JA lauds two soul rebels
FOR much of their careers, Peter Tosh and Bunny Wailer unapologetically ‘beat down Babylon’.
Today, their accomplishments will be recognised by the establishment which they often rebelled.
Tosh, who died in 1987, will posthumously receive the Order of Merit, Jamaica’s third-highest honour, while the 65-year-old Wailer is recipent of the Order of Jamaica, the country’s fourth-highest accolade at King’s House in St Andrew.
Along with Bob Marley, who died in 1981, they were original members of The Wailers which formed in the Kingston ghetto of Trench Town during the early 1960s.
Here is some information about Peter Tosh and Bunny Wailer:
• Peter Tosh was the musician of The Wailers. He played guitar on American jazz guitarist Eric Gale’s acclaimed jazz/reggae set, Negril.
• Bunny Wailer has always been the most dance-oriented of the three most famous Wailers. Songs like Ballroom Floor and Rock ‘N’ Groove pay tribute to Jamaica’s dancehall culture.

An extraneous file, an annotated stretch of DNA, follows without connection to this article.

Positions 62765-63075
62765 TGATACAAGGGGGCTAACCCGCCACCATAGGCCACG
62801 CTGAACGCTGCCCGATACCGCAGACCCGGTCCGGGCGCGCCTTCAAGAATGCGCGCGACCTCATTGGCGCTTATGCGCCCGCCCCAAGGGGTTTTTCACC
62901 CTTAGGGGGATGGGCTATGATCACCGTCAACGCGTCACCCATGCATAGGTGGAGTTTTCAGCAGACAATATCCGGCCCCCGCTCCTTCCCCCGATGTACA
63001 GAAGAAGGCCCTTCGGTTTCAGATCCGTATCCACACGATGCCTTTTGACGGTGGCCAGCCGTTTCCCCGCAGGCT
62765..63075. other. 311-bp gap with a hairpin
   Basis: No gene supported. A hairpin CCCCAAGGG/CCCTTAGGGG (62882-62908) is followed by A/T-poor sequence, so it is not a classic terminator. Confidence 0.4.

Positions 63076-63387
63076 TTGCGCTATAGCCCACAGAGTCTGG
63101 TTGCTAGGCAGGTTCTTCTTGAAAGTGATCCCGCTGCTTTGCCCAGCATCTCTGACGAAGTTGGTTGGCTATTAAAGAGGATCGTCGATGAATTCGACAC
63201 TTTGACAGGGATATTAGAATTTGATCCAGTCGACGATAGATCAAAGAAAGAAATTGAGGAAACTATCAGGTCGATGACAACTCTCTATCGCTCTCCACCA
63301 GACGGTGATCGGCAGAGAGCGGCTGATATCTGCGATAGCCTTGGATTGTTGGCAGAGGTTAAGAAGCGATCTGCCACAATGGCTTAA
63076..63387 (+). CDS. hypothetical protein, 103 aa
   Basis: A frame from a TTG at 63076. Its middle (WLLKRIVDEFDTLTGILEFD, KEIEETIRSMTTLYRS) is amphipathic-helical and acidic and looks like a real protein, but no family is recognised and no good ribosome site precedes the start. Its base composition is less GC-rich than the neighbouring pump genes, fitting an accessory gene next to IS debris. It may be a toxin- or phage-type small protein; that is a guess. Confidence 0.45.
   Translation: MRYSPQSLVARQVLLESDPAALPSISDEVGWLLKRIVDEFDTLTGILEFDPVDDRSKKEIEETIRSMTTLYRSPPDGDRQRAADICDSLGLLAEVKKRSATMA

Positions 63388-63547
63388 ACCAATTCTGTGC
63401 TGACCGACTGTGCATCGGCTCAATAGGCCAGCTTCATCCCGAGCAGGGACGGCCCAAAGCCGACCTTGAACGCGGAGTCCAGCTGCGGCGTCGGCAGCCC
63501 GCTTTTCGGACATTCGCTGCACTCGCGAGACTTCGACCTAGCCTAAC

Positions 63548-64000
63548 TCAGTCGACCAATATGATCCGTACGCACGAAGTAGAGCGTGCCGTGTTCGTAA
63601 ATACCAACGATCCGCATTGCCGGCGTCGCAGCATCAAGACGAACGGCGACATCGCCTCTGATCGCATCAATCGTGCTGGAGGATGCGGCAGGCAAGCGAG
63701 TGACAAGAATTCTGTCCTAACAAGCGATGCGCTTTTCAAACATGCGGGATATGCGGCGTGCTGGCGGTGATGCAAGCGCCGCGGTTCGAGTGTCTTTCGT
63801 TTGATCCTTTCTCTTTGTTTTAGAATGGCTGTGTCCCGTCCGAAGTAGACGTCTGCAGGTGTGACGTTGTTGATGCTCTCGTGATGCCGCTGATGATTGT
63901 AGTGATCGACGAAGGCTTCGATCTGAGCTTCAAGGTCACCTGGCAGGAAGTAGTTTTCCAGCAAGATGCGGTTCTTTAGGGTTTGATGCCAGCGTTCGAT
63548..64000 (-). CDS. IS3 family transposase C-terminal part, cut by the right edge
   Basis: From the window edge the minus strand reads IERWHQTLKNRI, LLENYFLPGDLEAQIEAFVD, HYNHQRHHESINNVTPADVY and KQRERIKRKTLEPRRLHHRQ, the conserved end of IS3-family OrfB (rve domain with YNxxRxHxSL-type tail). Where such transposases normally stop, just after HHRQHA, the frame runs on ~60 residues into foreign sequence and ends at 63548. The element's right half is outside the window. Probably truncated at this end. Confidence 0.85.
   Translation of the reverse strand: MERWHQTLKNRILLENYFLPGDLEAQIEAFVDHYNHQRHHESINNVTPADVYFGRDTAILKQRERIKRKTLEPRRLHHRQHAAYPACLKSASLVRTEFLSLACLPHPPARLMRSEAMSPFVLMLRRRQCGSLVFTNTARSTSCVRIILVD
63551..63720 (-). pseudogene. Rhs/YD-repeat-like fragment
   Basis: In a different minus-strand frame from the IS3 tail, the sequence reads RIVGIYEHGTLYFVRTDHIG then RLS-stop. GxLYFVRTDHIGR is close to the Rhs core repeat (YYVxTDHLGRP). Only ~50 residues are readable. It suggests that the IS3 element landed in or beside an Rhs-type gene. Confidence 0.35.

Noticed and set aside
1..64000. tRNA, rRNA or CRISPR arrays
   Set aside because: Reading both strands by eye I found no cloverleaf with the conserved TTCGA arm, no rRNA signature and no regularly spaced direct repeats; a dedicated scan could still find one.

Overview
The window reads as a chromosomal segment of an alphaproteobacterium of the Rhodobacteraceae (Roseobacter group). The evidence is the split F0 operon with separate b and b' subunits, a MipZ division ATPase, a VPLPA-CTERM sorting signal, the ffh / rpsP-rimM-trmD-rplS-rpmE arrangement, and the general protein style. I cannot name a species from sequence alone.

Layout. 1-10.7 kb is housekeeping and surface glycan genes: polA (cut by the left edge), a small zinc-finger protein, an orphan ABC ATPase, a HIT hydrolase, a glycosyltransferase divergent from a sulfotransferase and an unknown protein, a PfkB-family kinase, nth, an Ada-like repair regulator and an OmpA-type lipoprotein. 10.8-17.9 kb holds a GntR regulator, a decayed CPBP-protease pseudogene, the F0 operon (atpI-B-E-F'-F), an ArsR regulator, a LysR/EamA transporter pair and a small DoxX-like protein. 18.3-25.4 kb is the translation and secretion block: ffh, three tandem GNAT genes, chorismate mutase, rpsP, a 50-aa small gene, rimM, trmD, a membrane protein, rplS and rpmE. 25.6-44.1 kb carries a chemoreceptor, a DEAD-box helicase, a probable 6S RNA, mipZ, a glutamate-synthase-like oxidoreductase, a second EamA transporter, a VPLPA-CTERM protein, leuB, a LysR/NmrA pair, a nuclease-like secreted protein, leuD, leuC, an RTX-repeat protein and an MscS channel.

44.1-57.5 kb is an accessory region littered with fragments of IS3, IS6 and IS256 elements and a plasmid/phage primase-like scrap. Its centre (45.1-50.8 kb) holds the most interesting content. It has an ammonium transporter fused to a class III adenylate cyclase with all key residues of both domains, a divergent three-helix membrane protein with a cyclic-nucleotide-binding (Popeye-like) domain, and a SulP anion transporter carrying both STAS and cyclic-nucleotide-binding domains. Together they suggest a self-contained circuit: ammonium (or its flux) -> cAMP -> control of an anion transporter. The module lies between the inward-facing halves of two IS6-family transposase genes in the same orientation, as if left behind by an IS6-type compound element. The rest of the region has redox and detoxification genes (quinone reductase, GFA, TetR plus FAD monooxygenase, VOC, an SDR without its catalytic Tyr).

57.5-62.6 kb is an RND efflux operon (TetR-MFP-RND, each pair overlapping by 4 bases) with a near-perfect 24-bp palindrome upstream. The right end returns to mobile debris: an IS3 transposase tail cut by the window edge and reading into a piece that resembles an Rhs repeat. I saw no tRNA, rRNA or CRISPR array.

• Tosh had a successful solo career even while he was a member of The Wailers. He had big hits with Maga Dog and Dem Haffi Get a Beating for producer Joe Gibbs, and the self-produced Can’t Blame the Youth.
• For his 1976 album, Black Heart Man, Wailer called on the Wailers rhythm section of Aston ‘Familyman’ Barrett and his brother Carlton Barrett. Marley sang backing vocals on Dreamland.
• While Marley is usually cast as star of the April 22 1978 One Love Peace Concert, Tosh delivered the most fiery set. Among his caustic utterances that evening was, “Peace is the diploma you get in the cemetery on top of your grave.”
• Compared to Marley and Livingston who were prolific tourers, Wailer chose to stay close to home. His July 1986 show in Long Beach, California, was his first overseas date in over a decade.